ACT, Australia—According to Australian Sex Party president Fiona Patten, the recent revelation that First Family, an Australian conservative “family values” party, has approached the Sex Party for a preference deal in the upcoming federal election has been “front page news around the country.”
Patten told a local news outlet that she was “stunned” when Senator Steve Fielding, a Family First adviser, phoned her and made the proposal just as she was launching the Sex Party’s South Australian campaign in Adelaide yesterday. She replied right off that “her party was not interested in dealing with Family First, which she said represented the worst aspects of conservative Australia.”
Preference deals among competing parties are a regular feature of federal elections Down Under, but for Americans it may be a tad confusing. (It certainly was for this writer!) To understand why they happen, one first has to understand the Australian system of preferential voting. To do that, we got some help from Stuart Johnson, a member of the Australian Greens.
“Think about preferential voting as a series of runoff elections,” he wrote on his blog. “Let’s say a group of 11 people are voting on which restaurant to go to. Five of them choose a pizza place, 4 choose one Indian restaurant and 3 choose a second Indian restaurant. In a first past the post system they go for pizza even though the majority [appears] to want Indian. A fairer way is to rule out the least popular option and then get everyone to choose between the two remaining options. It may be that some of the group of 3 really don’t like the other Indian restaurant and prefer pizza, or perhaps it is just that they all want Indian—either way this is clearly the fairer way to work out what the majority would like. Preferential voting works the same way, the least popular candidate is removed, and then we see who everyone prefers out of the remaining candidates and this is repeated until a candidate has more than 50% of the vote.”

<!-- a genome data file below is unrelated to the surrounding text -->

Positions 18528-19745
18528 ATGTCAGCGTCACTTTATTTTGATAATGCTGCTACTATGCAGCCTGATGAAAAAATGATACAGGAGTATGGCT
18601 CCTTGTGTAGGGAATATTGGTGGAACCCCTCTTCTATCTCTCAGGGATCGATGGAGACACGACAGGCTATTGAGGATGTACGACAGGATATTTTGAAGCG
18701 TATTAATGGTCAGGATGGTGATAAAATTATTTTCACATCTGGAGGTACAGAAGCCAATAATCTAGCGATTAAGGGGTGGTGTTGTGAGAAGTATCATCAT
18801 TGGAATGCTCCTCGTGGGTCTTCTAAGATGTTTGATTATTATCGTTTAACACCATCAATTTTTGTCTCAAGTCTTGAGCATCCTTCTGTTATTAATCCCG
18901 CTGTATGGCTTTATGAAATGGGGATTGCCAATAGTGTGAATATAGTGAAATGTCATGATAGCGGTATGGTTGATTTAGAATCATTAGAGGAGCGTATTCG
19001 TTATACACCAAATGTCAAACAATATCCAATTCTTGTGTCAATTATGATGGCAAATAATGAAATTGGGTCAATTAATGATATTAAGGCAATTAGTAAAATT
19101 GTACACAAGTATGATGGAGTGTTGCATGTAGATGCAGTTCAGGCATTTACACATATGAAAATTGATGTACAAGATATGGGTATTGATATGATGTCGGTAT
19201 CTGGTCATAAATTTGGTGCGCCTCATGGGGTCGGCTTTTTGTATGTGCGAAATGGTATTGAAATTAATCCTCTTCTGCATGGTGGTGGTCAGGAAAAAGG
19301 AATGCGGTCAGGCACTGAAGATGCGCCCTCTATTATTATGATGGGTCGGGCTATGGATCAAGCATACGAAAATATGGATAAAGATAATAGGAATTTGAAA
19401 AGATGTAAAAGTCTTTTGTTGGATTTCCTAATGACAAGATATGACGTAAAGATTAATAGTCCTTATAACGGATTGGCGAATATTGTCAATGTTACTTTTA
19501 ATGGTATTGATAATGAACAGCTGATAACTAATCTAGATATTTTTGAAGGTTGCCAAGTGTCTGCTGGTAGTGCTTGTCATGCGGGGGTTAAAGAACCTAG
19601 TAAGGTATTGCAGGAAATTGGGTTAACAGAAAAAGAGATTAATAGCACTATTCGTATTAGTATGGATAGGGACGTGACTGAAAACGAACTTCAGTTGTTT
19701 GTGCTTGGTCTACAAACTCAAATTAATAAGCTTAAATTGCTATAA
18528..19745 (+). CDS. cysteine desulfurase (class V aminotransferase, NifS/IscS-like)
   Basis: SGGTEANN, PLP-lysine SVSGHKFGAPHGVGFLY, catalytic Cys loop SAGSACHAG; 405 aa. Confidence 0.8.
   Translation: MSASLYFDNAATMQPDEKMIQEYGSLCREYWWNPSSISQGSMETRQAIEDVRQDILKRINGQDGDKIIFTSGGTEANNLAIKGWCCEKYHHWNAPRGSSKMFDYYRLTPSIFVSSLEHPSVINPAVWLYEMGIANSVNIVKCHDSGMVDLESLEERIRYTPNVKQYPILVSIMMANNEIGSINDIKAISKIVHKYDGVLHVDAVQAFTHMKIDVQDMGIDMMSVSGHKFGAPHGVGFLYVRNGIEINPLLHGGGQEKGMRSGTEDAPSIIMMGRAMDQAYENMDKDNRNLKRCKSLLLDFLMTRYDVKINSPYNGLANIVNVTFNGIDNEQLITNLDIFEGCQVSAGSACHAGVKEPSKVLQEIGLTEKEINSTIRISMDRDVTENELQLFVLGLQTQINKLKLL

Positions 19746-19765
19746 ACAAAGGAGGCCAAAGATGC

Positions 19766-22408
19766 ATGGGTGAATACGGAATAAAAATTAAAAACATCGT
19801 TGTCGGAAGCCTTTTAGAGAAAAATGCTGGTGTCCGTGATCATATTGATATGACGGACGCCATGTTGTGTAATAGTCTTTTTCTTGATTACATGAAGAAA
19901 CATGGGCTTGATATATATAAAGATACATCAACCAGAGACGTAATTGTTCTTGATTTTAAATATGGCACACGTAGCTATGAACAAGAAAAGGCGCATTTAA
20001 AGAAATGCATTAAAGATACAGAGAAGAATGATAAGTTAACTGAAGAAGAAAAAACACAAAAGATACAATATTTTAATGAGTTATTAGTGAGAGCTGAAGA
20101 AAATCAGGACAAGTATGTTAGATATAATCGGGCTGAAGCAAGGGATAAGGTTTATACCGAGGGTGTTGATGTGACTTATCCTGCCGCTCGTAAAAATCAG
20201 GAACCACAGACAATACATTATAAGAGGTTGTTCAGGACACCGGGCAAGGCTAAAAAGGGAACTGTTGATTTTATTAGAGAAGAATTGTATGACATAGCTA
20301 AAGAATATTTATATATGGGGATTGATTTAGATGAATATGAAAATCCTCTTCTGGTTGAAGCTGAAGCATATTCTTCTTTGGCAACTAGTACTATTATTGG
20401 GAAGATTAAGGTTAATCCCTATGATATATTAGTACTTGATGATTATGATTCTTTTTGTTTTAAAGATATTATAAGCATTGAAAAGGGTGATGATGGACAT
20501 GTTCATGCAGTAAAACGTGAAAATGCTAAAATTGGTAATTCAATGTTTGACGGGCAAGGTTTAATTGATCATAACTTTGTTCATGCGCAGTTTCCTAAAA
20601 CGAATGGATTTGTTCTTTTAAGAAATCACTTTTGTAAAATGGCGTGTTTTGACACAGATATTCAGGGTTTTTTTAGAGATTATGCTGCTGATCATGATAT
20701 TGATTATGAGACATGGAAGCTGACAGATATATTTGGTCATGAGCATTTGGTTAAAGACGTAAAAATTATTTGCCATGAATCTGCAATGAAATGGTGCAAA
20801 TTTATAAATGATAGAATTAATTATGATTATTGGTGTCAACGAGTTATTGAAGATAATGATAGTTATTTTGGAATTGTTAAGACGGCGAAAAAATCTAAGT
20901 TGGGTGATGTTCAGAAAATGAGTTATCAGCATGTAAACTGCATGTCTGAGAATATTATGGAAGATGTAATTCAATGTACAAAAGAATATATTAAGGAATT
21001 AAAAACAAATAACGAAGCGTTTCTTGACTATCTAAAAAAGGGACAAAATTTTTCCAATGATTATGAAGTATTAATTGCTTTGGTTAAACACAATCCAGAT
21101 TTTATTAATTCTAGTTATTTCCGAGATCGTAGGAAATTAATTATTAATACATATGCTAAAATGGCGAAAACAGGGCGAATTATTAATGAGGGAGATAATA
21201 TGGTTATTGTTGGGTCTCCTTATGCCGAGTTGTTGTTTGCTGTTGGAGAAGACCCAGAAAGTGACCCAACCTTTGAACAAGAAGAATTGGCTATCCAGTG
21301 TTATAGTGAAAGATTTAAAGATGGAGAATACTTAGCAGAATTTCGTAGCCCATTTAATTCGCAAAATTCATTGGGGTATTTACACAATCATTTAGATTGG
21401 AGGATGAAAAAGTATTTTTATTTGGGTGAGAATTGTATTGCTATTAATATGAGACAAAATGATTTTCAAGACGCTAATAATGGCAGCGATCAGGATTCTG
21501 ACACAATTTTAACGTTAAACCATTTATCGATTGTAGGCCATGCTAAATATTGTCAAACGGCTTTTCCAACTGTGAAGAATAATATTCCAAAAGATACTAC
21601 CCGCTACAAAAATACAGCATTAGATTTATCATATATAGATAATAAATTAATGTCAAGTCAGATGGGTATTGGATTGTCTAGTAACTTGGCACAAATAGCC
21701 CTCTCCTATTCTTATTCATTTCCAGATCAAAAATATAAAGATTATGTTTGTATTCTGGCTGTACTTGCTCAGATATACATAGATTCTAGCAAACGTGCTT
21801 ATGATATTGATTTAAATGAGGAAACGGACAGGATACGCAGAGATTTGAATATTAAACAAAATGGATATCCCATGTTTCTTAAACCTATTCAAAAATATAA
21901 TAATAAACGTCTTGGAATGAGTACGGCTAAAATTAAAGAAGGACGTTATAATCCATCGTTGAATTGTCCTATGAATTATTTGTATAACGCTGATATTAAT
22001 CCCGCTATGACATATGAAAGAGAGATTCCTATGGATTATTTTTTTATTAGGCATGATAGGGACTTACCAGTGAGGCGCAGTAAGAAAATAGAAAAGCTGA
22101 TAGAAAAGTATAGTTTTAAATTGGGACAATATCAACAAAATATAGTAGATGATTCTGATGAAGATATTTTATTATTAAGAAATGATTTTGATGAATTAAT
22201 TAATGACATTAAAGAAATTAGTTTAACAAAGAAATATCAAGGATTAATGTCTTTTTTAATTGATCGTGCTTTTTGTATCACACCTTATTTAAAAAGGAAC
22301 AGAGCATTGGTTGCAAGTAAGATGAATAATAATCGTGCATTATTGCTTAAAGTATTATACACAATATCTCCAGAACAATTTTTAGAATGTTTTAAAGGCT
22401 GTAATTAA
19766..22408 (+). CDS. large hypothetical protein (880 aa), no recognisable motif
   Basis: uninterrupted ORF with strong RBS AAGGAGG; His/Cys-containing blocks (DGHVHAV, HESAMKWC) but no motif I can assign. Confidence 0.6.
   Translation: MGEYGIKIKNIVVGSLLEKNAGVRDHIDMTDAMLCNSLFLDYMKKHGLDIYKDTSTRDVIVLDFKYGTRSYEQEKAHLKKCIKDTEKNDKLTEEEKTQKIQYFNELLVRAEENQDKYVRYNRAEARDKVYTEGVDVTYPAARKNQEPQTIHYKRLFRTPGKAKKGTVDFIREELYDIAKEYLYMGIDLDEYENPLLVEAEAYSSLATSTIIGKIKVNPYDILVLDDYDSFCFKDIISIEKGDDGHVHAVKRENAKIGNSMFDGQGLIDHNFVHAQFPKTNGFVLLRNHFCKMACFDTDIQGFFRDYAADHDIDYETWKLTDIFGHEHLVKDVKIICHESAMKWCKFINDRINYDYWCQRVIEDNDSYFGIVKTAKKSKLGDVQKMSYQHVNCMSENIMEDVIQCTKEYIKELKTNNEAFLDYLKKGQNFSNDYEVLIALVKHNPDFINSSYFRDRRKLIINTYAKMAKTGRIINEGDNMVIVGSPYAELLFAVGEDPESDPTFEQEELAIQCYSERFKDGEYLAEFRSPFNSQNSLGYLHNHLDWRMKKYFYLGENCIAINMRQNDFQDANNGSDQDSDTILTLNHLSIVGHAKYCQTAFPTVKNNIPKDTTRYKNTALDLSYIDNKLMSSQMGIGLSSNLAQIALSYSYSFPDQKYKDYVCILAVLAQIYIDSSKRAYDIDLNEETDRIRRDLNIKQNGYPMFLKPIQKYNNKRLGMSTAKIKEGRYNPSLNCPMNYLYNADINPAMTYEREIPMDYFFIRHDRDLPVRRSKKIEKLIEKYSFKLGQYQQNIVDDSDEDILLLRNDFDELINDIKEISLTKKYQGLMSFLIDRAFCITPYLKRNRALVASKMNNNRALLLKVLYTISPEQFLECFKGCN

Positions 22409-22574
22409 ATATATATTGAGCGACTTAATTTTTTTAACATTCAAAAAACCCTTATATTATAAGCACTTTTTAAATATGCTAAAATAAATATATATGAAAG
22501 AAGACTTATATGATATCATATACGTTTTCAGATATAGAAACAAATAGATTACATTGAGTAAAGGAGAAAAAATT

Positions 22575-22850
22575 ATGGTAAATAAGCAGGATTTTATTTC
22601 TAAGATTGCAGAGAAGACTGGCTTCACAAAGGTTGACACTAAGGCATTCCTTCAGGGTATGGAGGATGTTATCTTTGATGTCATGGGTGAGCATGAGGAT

That explains the basic system, but political parties also are required to participate in the preference system.
“The reason parties make deals is that they have to (at least for practical purposes) assign preferences anyway,” wrote Johnson. “Now in some cases, there is not really much room to move. For example it is clear that the Greens will put the likes of One Nation and Family First a long way down their preferences, and Labor will have the Liberals down around the bottom of theirs. There are other preferences which are not so clear cut, so parties make deals with other; they are making agreements with each other about how they will assign preferences—something that they already have to do anyway.
“So why is it that they have to assign preferences,” he continues. “In the Senate, you have to submit a preference ticket to allow people to vote above the line for your party. Given that the very vast majority of voters do vote above the line then this really is an essential thing for parties to do. When people vote above the line then their vote is being assigned the preferences determined by the party. If you prefer then you can just vote below the line.”
Which brings us right back to the Family First outreach to the Sex Party, and the reason why a party that is opposed to gay marriage, gay civil unions, abortion, prostitution pornography—and supports the Government's controversial internet-filtering policy—would want to associate itself with a party that supports most if not all of the above, with the exception of the internet filtering?
"It was really just them trying to grasp at what they thought was possibly a strong vote for us and hypocritically get in on our coattails,” said Patten. “Frankly, we just couldn't go there. Being a new party, we were trying not to start off quite that cynical.”
A spokesperson for First Family admitted that a conversation had taken place, but was circumspect as to the party’s intentions.
"We were talking with them [the Australian Sex Party] about the election ... and we came to an arrangement not to do an arrangement with them," the spokesman said.
Now that sounds like a conservative family values group we can all recognize.